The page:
Carried: Finding Rest Through Scripture’s Obstetrical Images

Posted Feb 09, 2022

Carried: Finding Rest Through Scripture’s Obstetrical Images

Carolyn Watts

This article originally appeared in the August 2019 issue of FOCUS.

Life sometimes puts us in places we don’t want to be. We choose the profession of medicine because we want to help our patients live as fully as they can. Yet, we then find that laws and society have taken the practice of medicine into what sometimes seems a headlong rush into death rather than life. Likewise, the long work hours and overwhelming needs are accompanied by a weariness that makes us wonder how long we can go on.

For me, that “place I didn’t want to be” has looked like believing I was going to join a team working in a little village in Afghanistan, only to find that I sometimes was the only doctor there to serve 150.000 people. She might try to rework this opening phrase. It has looked like becoming increasingly tired and sick while being left with an excruciating decision:       come home from Afghanistan, leaving the small village without a doctor, or pressing on at the cost of my own health. It has also looked like finding myself with a severe recurrence of a chronic illness that left me unable to get out of bed. My illness would ultimately force me to return from Afghanistan and end my medical career only five years after completing my obstetrical residency. Unexpectedly, it has also looked like PTSD, anxiety, and depression — which nobody wants, but which is the reality for too many of us.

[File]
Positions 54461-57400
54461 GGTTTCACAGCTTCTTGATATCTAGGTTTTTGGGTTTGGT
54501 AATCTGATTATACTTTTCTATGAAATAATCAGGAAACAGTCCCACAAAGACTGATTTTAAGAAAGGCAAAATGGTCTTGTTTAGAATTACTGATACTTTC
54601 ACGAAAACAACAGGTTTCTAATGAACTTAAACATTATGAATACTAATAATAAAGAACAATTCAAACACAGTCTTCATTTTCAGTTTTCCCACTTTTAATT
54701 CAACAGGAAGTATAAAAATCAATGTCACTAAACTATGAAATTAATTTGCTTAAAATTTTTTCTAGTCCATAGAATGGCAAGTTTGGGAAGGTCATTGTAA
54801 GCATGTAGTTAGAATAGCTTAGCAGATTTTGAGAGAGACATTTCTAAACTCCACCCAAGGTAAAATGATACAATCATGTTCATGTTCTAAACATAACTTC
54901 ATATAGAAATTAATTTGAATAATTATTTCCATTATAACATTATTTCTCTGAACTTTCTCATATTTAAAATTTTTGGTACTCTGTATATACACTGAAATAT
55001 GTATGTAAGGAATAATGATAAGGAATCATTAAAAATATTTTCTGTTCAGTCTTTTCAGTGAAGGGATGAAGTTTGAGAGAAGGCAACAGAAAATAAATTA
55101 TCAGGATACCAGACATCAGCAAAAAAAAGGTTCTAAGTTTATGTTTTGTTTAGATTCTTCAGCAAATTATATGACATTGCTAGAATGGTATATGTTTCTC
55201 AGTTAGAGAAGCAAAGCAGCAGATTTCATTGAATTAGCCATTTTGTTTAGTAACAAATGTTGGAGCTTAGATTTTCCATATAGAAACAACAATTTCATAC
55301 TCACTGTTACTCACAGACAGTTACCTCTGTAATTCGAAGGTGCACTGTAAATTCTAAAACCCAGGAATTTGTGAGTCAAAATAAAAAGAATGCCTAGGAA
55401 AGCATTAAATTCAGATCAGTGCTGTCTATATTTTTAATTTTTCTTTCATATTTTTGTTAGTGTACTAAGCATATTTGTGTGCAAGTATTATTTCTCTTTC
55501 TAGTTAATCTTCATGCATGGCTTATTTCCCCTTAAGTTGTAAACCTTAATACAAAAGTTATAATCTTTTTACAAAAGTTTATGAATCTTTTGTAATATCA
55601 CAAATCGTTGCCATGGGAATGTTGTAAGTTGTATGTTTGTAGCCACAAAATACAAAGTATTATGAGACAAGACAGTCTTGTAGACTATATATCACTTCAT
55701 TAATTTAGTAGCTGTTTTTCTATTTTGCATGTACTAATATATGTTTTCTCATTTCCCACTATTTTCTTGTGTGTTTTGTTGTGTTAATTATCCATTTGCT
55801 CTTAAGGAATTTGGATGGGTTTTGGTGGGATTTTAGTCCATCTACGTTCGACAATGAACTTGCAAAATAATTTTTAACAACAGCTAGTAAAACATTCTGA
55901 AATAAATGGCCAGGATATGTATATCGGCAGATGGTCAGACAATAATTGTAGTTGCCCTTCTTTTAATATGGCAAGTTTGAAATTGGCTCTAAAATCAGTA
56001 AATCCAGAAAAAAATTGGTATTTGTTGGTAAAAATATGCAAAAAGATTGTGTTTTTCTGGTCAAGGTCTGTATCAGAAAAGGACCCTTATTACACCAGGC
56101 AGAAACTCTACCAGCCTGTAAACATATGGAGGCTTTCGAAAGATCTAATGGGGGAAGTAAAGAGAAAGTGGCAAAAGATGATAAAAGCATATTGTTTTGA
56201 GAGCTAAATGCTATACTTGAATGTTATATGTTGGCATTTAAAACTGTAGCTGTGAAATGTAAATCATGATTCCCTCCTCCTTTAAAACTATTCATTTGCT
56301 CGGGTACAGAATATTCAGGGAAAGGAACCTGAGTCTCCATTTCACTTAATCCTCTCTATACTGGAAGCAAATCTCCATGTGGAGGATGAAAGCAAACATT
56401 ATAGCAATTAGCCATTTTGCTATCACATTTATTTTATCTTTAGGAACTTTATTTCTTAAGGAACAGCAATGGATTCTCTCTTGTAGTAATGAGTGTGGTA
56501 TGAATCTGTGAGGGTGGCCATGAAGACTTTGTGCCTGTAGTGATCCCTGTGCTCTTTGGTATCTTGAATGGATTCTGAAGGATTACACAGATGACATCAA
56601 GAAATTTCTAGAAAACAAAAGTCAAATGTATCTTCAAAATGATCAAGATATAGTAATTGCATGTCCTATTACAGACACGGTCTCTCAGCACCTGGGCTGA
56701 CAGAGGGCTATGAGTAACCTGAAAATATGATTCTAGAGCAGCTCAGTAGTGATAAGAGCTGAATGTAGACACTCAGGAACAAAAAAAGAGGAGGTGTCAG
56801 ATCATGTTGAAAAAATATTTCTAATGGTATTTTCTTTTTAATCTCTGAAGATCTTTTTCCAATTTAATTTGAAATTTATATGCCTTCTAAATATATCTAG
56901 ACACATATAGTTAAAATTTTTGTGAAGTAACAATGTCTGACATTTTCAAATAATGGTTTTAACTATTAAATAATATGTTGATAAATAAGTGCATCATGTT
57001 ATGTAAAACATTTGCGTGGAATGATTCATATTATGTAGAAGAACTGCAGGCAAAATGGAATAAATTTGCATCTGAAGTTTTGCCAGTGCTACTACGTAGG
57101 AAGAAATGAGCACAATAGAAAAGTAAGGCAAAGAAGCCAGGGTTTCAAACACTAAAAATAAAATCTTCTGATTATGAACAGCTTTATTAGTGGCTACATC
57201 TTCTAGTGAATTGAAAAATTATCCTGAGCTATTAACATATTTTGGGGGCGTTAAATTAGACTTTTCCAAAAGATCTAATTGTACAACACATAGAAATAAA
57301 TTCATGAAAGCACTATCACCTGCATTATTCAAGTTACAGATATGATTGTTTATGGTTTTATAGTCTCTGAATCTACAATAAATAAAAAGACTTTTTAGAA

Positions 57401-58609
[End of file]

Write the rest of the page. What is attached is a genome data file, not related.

When we find ourselves in a place we don’t want to be, how do we let it press us deeper into God? The answer to that question is a little different for every person, because God relates to each of us in a slightly different way, honoring the way he has made us. It’s all grace, and a lot of it is a mystery as we open our hurting hearts to God and he takes the lead in the process. 

In my life, God’s gentle creativity meant that just as I was giving up my license to practice medicine, I began to experience the birth drama from a different and larger perspective. Until then, I had been preoccupied with performing my role as the obstetrician in the drama that I never dreamed it might not be my only, or even primary, role. Slowly I began to see that God’s love is so big and his desire to draw us into Himself is so great that no single metaphor is sufficient to communicate that love. God circles and doubles back, revealing himself in Scripture in all the different roles in the obstetrical drama: as mother, father, husband, doctor or midwife, even baby whom we, along with Mary, are graced to carry.  Since God’s roles as father and husband are more commonly discussed, here we’ll focus on the other three.